My Teenage Love for Those Moody Men of the Moors

When I was in high school, I fell in love with Gothic historical fiction. And Gothic historical men. I can’t remember which tempestuous hero of the English moors first sparked this literary infatuation, but I was smitten.

Here’s a short tribute to the brooding Byronic males who won my heart when I was a teen reader.

Wuthering Heights

Heathcliff of Wuthering Heights, you moody wild child, I didn’t care that you clashed with Catherine and embraced your dark side far too often. You had unruly hair and an undying love: that’s what mattered most to teenaged me (who also happened to be named Catherine).

JaneEyre

Mr. Rochester, you lonely, haunted master of Thornfield Hall, when you fell in love with plain Jane Eyre, you gave this quiet, studious girl hope that romance could happen to just about anyone. I didn’t care what or whom you were hiding in your house.

Rebecca

Maxim de Winter, you charming, troubled widower from Daphne du Maurier’s Rebecca, I think I loved you most of all, although looking back, I see you were far too old for me…and you had one of the creepiest housekeepers in literature. Yet you inspired me to write my own Rebecca-style novel, The Days of Devonshire, which I lovingly wrote by hand in three spiral notebooks…and which will never see the light of day, if I can help it.

Dracula

Even you, Count Dracula, caught my young fancy. That neck-biting move with the ladies was awfully alluring, and you were always such a nice dresser.

Now that I’m a grown, married adult, I realize these troubled literary heroes would all make terrible real-life boyfriends and husbands. Undying love is a beautiful thing…as long as you don’t have to deal with daily mood swings and troublesome first wives who don’t completely go away.

Still, there’s an eternal soft spot for these gentlemen in my heart, and I suppose, looking at some of the male characters in my own Gothic historical novel, I can see that my love for troubled heartthrobs haunts my writing to this day.

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Cat Winters is the author of In the Shadow of Blackbirds, a WWI-era ghost tale coming April 2, 2013, from Amulet Books/ABRAMS. Visit her online at www.catwinters.com, Twitter, Facebook, and Goodreads.

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About Cat Winters

Cat Winters’s critically acclaimed debut novel, IN THE SHADOW OF BLACKBIRDS, was named a 2014 Morris Award Finalist, a 2014 Best Fiction for Young Adults pick, a 2013 Bram Stoker Award Nominee, and a School Library Journal Best Book of 2013. Her second novel, THE CURE FOR DREAMING, is a 2015 Amelia Bloomer Project Nominee and a 2015 Best Fiction for Young Adults Nominee. Her upcoming books include THE UNINVITED (William Morrow/2015) and THE STEEP AND THORNY WAY (Amulet Books/2016), and she’s a contributor to the 2015 YA horror anthology SLASHER GIRLS & MONSTER BOYS. Cat lives in Portland, Oregon, with her husband and two kids. Visit her online at http://www.catwinters.com.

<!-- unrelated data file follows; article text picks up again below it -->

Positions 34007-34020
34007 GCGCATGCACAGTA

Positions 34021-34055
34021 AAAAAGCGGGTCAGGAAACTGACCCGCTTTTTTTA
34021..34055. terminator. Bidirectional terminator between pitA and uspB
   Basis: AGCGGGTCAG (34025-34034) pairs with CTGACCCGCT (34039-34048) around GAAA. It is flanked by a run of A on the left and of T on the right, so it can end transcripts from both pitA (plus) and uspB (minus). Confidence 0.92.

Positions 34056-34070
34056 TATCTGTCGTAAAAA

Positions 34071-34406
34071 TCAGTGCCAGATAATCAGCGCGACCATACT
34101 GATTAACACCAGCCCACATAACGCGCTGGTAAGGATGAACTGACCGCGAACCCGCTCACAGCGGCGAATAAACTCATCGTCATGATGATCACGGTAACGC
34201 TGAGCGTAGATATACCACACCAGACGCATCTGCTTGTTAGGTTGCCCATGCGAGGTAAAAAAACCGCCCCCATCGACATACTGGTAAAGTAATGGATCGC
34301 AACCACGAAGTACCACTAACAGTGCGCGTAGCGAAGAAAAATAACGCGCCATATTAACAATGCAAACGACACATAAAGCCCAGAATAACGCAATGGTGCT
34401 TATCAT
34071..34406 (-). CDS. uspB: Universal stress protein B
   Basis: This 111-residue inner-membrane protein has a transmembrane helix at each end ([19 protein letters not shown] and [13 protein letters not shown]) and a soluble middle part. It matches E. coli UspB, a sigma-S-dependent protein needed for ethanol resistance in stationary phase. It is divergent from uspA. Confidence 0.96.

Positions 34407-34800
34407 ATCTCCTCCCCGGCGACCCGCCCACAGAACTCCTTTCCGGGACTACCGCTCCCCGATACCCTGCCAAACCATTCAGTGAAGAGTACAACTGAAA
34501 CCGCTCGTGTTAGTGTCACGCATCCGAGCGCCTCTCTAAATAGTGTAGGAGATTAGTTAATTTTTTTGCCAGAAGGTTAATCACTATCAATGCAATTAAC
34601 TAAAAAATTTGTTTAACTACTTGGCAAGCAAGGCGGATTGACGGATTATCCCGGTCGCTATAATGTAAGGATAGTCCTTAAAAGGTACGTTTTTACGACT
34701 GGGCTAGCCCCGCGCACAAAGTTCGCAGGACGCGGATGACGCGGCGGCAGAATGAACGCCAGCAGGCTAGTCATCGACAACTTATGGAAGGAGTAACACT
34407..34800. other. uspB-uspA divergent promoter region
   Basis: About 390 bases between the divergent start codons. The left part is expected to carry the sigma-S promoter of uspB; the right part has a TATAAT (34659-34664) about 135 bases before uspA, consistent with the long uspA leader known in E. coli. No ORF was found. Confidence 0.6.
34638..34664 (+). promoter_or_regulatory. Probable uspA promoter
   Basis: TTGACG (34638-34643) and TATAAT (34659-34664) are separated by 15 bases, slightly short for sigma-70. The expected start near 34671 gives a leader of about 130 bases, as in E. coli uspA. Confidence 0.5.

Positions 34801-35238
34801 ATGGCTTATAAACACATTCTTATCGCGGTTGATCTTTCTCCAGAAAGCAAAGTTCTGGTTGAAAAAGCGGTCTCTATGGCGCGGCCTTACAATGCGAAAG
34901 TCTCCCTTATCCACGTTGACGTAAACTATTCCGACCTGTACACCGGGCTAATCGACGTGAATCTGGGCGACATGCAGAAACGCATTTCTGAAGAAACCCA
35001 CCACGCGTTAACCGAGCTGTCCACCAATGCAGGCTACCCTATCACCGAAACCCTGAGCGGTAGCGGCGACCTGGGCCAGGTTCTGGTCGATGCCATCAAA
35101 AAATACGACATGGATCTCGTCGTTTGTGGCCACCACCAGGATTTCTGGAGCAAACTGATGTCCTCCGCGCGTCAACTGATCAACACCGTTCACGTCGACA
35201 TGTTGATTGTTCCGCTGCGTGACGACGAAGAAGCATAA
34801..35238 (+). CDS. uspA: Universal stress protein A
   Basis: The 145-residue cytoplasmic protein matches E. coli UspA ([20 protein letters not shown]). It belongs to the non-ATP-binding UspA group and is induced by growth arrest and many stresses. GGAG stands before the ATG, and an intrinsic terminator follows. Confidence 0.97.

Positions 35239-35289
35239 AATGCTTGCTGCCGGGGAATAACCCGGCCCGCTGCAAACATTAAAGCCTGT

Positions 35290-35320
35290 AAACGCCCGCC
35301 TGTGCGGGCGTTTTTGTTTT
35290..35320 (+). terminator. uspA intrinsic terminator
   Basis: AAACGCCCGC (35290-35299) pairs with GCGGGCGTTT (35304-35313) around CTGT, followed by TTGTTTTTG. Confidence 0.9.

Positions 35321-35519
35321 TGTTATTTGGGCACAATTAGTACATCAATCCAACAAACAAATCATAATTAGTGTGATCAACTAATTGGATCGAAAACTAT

9 thoughts on “My Teenage Love for Those Moody Men of the Moors

  1. “Wuthering Heights” was our book club classic this year… and I still couldn’t get through it! All those awful people being horrible to each other! Interestingly, several women who had loved it as teens said that revisiting it as adults was revealing — they wondered why they had loved it so. Says something about the teenage heart, I think.

    Mr. Rochester is my man. Blog posts, FB posts… my friends know. It is just as you said. How could a shy, bookish girl resist?

  2. Great choices, Cat! REBECCA is my favorite book of all time. And yes, what a creepy, creepy housekeeper! Have you read Jamaica Inn? A friend of mine was the coach driver in the movie.

    • catwinters says:

      I read du Maurier’s MY COUSIN RACHEL and her short story collection, KISS ME AGAIN, STRANGER, but not JAMAICA INN. I’m not sure why not, now that I think about it. How fun that your friend was the coach driver in the movie!

  3. hannahkarena says:

    You certainly had a “type” didn’t you! I think my type as a child was probably very Disney prince themed…Eric from Little Mermaid and the Prince from Sleeping Beauty [swoons]

    • catwinters says:

      LOL. Yes, I suppose I did have a type. The charming, singing princes would be much more pleasant to have around the house, although the movie ENCHANTED did a nice job showing the pitfalls of those types of fictional men.

  4. REBECCA was a huge book for me growing up… but you are so right on the creepy housekeeper. This is such an awesome post. **LOVE**

  5. hollybindurham says:

    I love this post!! Honestly, it’s like someone – YOU! – peered into my brain (and heart) and pulled out those I most loved! This is EXACTLY what I would have written…though far more eloquently done than if I had actually written it 🙂 I sense a kindred spirit in you, Cat! Which is probably the reason I’ve been so excited for the release of IN THE SHADOW OF BLACKBIRDS!!!

    WUTHERING HEIGHTS is probably my most-loved Gothic novel, read about a hundred times growing up (no, I’m not kidding), with JANE EYRE a close second. I still have old pieces of notebook paper with quotes from both of those books that I loved so dearly I had to copy them out. Ahh, what memories… I also totally and completely fell in love with REBECCA when I discovered it, and du Maurier will hold a place with the Bronte sisters in my heart forever. I noted with interest the first comment below, relaying the experiences of women who’d loved WH as teens re-reading it and being disappointed…I believe that I may just never re-read it so as not to spoil the memories of the amazing FEELS I had those many years ago!!!

    Thanks for this post, I just love it, and it has brought back so many emotions this evening for me 🙂

    ~Holly

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